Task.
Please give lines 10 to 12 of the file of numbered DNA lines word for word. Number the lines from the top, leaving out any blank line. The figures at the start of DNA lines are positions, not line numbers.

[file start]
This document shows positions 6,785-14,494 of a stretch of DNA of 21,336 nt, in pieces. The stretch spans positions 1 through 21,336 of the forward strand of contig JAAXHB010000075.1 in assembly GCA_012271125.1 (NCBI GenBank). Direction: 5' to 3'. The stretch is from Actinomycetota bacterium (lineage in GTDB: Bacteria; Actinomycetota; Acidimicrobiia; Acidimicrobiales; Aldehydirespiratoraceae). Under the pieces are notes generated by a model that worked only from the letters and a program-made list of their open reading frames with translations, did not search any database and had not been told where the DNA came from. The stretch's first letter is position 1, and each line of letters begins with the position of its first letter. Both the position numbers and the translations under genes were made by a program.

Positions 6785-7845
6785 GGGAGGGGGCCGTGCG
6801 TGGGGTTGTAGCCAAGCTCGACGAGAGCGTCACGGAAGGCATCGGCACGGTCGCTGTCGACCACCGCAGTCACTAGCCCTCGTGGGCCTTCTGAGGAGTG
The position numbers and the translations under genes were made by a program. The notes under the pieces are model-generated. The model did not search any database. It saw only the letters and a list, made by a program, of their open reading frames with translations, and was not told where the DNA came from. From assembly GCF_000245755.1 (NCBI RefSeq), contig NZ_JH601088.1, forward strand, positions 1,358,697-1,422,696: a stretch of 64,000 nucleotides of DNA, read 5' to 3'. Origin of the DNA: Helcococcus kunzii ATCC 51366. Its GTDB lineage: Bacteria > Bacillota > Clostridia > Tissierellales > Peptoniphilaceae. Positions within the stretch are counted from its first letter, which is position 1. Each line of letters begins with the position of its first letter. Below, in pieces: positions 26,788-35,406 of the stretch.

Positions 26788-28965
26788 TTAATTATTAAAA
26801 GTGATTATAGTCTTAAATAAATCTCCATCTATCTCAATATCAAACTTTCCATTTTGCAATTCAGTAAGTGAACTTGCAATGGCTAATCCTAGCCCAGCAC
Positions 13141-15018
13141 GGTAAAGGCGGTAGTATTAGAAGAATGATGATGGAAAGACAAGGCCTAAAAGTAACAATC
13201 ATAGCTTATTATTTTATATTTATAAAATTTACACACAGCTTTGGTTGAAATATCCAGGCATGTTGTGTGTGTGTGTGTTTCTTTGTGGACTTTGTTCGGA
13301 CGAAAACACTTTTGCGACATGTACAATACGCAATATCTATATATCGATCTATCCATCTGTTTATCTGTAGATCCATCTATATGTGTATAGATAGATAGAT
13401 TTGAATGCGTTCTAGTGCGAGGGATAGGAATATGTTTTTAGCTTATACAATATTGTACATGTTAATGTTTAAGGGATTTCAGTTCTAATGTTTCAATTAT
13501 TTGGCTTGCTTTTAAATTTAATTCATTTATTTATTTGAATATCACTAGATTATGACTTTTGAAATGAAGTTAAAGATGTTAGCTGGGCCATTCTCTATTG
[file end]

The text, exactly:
13141 GGTAAAGGCGGTAGTATTAGAAGAATGATGATGGAAAGACAAGGCCTAAAAGTAACAATC
13201 ATAGCTTATTATTTTATATTTATAAAATTTACACACAGCTTTGGTTGAAATATCCAGGCATGTTGTGTGTGTGTGTGTTTCTTTGTGGACTTTGTTCGGA
13301 CGAAAACACTTTTGCGACATGTACAATACGCAATATCTATATATCGATCTATCCATCTGTTTATCTGTAGATCCATCTATATGTGTATAGATAGATAGAT